What’s the process of a topographical survey? 

Topographical surveys are pretty straightforward. They’re very similar to other land and building surveys (like measured building surveys). Here’s how it works: 

Step 1:

Discuss your objectives and the site with your chosen surveyor. The surveyor will then be able to adapt their process to fit your circumstances and make recommendations about the level of detail your survey may need. They will also be able to give you a rough time and price estimate at this point. Here at Midland Survey we can accommodate plans provided to us as a starting point, and tailor our process from here to fit your individual needs.  

Step 2:

Experts from your chosen surveyor will visit your site and carry out the survey. The difficulty of this step will depend on the nature of the site. Some sites may be impossible to survey on foot, so the surveyor will need to use highly specialised equipment, like laser drones. At Midlands Survey, we pride ourselves on pushing the industry forward. This means that we will complete this step of the survey using industry best practice, whilst harnessing the power of modern technology to ensure that the survey is efficient, accurate, and cost effective. 

Step 3:

After the survey on site is completed, the surveyors will leave and make CAD drawings of your site. These will be accurate and detailed and give you a complete overview of the property. This will generally take the same amount of time as the time needed onsite. 

Specialist Equipment used for topographical surveys

We strive to use the most accurate and latest technology which leaves no margin for doubt or error. The equipment we will be using is Total Stations as well as detailed terrain mapping as touched upon above.

Using multiple techniques to collect your data means we’re able to present clear and precise drawings of the site. We appreciate your project will always have obstacles to overcome however, an accurate and clear set of site drawings won’t be one of them.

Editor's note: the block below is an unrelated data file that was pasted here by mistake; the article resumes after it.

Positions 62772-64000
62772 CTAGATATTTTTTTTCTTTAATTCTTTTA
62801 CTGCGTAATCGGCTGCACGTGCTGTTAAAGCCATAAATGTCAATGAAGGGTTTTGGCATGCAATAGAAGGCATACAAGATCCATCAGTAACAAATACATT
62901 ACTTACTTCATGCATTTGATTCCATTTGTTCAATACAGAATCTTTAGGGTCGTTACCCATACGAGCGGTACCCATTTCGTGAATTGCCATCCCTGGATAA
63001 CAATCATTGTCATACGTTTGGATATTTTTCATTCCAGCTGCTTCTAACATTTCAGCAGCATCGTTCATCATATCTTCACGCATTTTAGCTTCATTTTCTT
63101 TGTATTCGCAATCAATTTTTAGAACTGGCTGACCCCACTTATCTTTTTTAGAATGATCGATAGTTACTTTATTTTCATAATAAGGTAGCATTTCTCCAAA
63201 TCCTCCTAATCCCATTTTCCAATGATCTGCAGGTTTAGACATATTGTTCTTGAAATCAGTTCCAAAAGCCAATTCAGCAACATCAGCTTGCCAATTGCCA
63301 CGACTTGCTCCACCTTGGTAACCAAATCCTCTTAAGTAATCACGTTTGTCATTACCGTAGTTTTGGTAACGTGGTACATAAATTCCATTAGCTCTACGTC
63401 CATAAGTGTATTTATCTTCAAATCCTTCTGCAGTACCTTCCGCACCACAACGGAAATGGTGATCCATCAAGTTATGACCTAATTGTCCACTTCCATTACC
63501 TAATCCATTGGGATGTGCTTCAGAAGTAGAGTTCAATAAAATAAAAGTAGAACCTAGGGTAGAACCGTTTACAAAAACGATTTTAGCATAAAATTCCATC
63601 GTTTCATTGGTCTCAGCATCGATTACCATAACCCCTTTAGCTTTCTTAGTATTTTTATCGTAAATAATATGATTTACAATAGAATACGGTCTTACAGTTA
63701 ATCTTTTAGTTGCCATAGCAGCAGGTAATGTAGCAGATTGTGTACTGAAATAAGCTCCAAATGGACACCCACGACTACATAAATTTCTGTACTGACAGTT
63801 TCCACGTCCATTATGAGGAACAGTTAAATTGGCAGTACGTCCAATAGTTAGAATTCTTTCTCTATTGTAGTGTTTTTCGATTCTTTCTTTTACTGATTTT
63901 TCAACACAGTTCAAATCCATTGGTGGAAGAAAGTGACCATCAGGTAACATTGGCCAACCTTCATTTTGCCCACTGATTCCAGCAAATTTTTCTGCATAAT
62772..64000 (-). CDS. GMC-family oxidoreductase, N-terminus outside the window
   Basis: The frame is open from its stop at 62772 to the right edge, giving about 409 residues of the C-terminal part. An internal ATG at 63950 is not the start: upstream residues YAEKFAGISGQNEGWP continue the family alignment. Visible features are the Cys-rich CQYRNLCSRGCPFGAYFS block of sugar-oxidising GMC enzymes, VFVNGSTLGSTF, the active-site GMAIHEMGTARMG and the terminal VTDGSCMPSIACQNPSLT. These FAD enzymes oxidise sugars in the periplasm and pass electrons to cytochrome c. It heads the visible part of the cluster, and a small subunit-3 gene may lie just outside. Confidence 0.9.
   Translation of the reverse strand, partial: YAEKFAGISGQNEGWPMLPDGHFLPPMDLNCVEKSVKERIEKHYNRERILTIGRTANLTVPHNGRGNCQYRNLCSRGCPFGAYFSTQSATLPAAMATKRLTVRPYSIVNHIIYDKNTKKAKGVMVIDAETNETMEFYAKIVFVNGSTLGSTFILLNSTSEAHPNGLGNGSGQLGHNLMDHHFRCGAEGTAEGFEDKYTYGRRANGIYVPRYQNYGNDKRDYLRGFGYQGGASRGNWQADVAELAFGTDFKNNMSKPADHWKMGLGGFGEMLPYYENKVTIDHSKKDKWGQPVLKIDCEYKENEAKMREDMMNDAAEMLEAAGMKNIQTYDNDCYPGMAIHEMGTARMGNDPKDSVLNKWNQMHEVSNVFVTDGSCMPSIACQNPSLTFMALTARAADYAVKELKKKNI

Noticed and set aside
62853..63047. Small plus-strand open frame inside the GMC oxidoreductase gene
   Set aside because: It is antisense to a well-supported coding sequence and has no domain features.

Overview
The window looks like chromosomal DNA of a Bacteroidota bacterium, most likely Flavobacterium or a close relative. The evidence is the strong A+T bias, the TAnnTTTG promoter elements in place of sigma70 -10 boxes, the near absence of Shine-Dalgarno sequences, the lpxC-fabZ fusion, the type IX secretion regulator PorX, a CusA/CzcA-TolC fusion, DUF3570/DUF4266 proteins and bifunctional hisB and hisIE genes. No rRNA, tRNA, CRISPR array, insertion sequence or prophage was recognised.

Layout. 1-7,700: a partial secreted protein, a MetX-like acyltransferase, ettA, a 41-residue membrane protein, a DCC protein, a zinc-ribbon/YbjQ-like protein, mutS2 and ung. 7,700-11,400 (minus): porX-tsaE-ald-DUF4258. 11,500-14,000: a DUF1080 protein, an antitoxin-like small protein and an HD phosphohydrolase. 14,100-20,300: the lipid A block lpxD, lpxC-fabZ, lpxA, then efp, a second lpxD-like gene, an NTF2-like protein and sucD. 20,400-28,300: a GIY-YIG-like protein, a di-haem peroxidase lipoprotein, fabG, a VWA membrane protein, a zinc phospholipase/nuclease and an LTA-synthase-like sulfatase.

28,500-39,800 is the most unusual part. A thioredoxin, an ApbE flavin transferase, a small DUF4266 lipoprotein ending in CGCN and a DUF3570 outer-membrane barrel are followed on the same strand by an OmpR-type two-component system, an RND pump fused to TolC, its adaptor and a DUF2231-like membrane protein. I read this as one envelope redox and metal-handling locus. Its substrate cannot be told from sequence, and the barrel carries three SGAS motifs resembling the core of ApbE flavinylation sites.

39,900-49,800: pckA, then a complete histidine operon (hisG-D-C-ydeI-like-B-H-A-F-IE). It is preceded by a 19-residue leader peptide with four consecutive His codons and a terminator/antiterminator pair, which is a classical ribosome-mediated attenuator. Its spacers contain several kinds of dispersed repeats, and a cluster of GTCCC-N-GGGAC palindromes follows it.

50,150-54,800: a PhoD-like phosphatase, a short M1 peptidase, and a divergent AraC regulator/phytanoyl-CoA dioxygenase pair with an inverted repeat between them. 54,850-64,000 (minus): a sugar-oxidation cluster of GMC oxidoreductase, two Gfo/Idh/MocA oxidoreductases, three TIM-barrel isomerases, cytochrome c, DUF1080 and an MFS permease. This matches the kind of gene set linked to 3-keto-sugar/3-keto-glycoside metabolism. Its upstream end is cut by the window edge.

Having your data results online is convenient. Having said that, we know not everyone works in this way. Sometimes you need to just have the physical copy of the drawings in front of you to work off of. We’re happy to provide you with printout copies of your site so you can work the way you want to. 

Your senior surveyor will provide you with the drawings on CAD software as well as present them in PDFs. 

With you being at the centre of the process, your senior surveyor will work with you to understand your objectives. They’ll actively look to produce results that help you answer those specific questions. 

Types of topographic surveys

These are the different types of topographic surveys which are used for a variety of 

2D and 3D topographic surveys

Typically we have seen 2D surveys being used on construction projects but we also know 3D surveys give a wealth of information about the built environment and infrastructure of the project. 

Boundary Surveys 

The last thing you need is a battle with a partition lawyer. Understand the boundaries of your site to the most precise measurements with a boundary survey for a smooth project from a boundary standpoint. 

Setting out

Your architect is going to want to get their hands on the setting out survey. Being able to understand the scalability and relationship to other obstacles, buildings and structures allow for accuracy from the architect early on.

Contour Surveys 

This type of survey will take a look at the contours of your site which can heavily affect the design and accessibility of your site. 

GPS (VRS) Surveys 

By using satellite imagery, this survey collects data which allows us to measure the distance and dimensions of space between structures with accuracy.

Monitoring Surveys 

When movement goes undetected, the completion of the build is in jeopardy. Spotting movement early on and being able to create solutions to prevent it is unveiled by a monitoring survey

Cross-Section Surveys 

The cross-section survey allows you to understand the difference between site design and the actual terrain.

Ecological Surveys 

Making sure you don’t disturb the ecological setting of your site is a crucial part of your planning permissions and conditions. This survey will give you an understanding of the nature of your site and how you can benefit the quality of the site’s ecology

If you’d like to discuss topographical surveys for your property, contact us here at Midland Survey to see how we can help you. We are one of the UK’s most trusted surveyors, and we can help you avoid unforeseen issues with your development. Book a topographical survey with us today.